Superior Court limits claims in motor vehicle accident due to an enforceable representation

Case also involved an allegation of counsel’s negligence resulting in unfair settlement

Superior Court limits claims in motor vehicle accident due to an enforceable representation

The Ontario Superior Court of Justice has ruled to limit a plaintiff’s claims arising from a motor vehicle accident upon finding that the plaintiff has made an enforceable representation.

The dispute in Lepan v. Lofranco, 2023 ONSC 1766 arose from a solicitor-negligence action over a motor vehicle accident in 2008. Plaintiff Ivo Lepan retained defendant Lofranco Chagpar Barristers to pursue tort, accident benefit and long-term disability benefit claims because of the accident. Lepan died in 2017, and his estate continued the action.

The plaintiff alleged that the defendants improperly and improvidently settled his long-term disability and accident benefits claims through dishonest and negligent acts. Lepan further claimed that he was wrongly pressured to accept an improvident settlement of his tort claim. Still, he did not accept the defendants’ recommendation, and instead, he retained a new counsel who resolved the claim on more favourable terms.

The plaintiff filed a claim against the defendants for $525,000 as general, aggravated, and punitive damages from the alleged mismanagement of his claims. The plaintiff alleged that the improvident settlement of his accident benefit and long-term disability claims had a negative impact on the eventual settlement of his tort claim.

Before the divisional court hearing, the plaintiff’s new counsel sent a letter dated October 15, 2020, to the defendants’ counsel. The letter was marked “Without Prejudice” and contained an alleged settlement proposal. The plaintiff asserted that the letter was privileged, but the court eventually found that the plaintiff had waived this privilege.

The issue before the Superior Court of Justice was whether the plaintiff made an enforceable representation to limit its claims to only those damages arising from the alleged improvident settlement of the long-term disability claim and not any damages in respect of the defendants’ management of the accident and tort claims.

The defendants contended that the plaintiff limited his claim through the October 2020 correspondence and later in submissions by the plaintiff’s counsel to an appellate court. On the other hand, the plaintiff argued that the estate only withdrew its pecuniary claims regarding the accident benefits settlement and recommended tort settlement. The plaintiff asserted that the estate is still entitled to pursue non-pecuniary damages from the defendants’ management of those claims.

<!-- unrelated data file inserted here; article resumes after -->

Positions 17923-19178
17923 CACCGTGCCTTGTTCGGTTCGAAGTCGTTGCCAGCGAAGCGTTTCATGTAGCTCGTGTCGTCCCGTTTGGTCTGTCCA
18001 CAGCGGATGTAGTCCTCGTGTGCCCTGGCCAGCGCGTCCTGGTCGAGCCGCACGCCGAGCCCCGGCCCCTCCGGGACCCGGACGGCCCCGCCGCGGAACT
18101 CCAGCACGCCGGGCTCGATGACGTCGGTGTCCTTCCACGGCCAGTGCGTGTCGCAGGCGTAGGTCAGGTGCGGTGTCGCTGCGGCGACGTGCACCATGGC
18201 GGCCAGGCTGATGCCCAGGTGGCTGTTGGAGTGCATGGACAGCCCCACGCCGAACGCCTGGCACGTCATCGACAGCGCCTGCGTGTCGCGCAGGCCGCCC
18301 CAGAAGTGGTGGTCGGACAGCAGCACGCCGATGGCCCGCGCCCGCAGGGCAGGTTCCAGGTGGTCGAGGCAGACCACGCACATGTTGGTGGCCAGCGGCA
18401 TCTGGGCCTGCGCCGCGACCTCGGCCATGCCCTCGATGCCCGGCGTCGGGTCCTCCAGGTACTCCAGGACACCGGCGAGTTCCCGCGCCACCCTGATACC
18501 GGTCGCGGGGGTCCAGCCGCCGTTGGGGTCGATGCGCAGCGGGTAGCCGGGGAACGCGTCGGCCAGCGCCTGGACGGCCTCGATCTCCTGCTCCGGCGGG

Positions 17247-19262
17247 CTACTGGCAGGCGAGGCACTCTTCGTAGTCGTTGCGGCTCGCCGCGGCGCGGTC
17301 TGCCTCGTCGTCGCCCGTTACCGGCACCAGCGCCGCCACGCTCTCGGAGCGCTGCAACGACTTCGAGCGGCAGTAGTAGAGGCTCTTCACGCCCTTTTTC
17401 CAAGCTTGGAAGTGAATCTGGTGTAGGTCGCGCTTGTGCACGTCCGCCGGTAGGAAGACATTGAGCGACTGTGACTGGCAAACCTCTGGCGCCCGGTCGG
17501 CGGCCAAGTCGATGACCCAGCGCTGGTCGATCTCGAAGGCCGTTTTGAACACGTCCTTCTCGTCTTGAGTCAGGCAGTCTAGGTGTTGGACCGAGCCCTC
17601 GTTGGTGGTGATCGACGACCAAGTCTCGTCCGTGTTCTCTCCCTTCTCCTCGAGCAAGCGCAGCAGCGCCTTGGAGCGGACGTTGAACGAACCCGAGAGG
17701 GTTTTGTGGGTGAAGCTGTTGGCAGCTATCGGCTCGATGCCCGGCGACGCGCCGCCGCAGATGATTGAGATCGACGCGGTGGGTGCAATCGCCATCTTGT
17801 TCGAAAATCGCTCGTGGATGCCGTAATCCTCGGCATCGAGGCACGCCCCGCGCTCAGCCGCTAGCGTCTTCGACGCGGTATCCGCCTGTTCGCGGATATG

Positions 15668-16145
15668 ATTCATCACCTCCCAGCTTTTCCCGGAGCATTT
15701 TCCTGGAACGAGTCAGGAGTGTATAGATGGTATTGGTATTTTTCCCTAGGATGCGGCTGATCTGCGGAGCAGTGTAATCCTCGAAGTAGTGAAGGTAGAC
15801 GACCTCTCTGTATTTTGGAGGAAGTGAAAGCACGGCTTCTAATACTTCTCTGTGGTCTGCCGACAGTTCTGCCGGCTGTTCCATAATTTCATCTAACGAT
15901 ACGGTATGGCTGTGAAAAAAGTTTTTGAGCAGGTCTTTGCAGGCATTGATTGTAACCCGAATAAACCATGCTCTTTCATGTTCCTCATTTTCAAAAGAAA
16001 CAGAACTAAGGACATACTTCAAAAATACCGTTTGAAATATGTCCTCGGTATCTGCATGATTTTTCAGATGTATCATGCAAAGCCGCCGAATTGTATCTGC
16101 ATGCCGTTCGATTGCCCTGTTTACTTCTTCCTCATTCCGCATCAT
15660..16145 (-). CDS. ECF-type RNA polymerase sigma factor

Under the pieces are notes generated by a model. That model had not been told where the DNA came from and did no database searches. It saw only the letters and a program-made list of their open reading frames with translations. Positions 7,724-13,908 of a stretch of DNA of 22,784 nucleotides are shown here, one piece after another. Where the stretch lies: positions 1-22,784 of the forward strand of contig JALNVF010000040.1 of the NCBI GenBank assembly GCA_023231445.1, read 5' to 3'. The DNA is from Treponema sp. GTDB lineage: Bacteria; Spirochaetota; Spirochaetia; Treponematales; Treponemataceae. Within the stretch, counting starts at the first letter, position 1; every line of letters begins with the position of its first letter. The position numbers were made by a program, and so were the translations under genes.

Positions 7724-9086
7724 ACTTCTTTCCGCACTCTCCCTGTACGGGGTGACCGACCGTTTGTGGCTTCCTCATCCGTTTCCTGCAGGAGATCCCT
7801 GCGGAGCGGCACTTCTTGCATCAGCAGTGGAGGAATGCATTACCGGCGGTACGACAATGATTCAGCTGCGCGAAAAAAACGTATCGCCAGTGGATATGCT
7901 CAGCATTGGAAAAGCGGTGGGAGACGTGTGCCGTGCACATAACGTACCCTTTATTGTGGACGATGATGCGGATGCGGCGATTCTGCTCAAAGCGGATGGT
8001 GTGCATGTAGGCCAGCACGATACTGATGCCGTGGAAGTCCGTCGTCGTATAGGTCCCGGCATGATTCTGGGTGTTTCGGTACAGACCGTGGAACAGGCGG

The court found that in the October 2020 letter, the plaintiff’s counsel expressly advised the defendants’ counsel that the plaintiff would not be pursuing any claims arising from the settlement of the accident benefits claim or from the handling of the tort claim and that the estate’s claim is limited to damages flowing from the settlement of the long-term disability claim.

The court further found that the plaintiff’s counsel’s representations to the divisional court were clearly couched as a promise or pledge. It was a solicitor’s undertaking to the court intended to be acted upon. The court emphasized that the Rules of Professional Conduct promulgated by the Law Society of Ontario require that a lawyer fulfill their undertaking. The court accordingly decided to enforce the plaintiff’s undertaking as to the scope of its damages claim.

The court further found that the plaintiff was estopped from asserting the non-pecuniary claims that it alleged arose from the defendants’ conduct on the accident benefit and torts claim. The court pointed out that the plaintiff’s statements were subject to the doctrine of estoppel by representation. In the divisional court’s reasons, the plaintiff made a positive representation to the court and the defendants that it would limit its claim, which the court highlighted in its analysis.

The superior court ultimately ruled that the plaintiff’s estate waived its claims for all losses arising from the settlement or management of its accident benefits claim and tort claim.

Related stories

Free newsletter

Our newsletter is FREE and keeps you up to date on all the developments in the Ontario legal community. Please enter your email address below to subscribe.

Recent articles & video

Imran Kamal told his story about addiction, hoping to encourage the legal profession to be more open

Ontario Court of Justice welcomes four new justices: Frank, Hanna, Harris, Marcon

Ont. Superior Court denies disability benefits due to lack of a causal link to 40-year-old accident

Ont. Superior Court dismisses individual's insurance claim but allows corporate claim to proceed

Ontario Superior Court rejects lawyer's request to intervene in fatal vehicle collision

Slip-and-fall on black ice is an 'accident' under Statutory Benefits Schedule: Ont. Superior Court

Most Read Articles

Imran Kamal told his story about addiction, hoping to encourage the legal profession to be more open

Ontario Superior Court rejects lawyer's request to intervene in fatal vehicle collision

Slip-and-fall on black ice is an 'accident' under Statutory Benefits Schedule: Ont. Superior Court

Ontario Court of Justice welcomes four new justices: Frank, Hanna, Harris, Marcon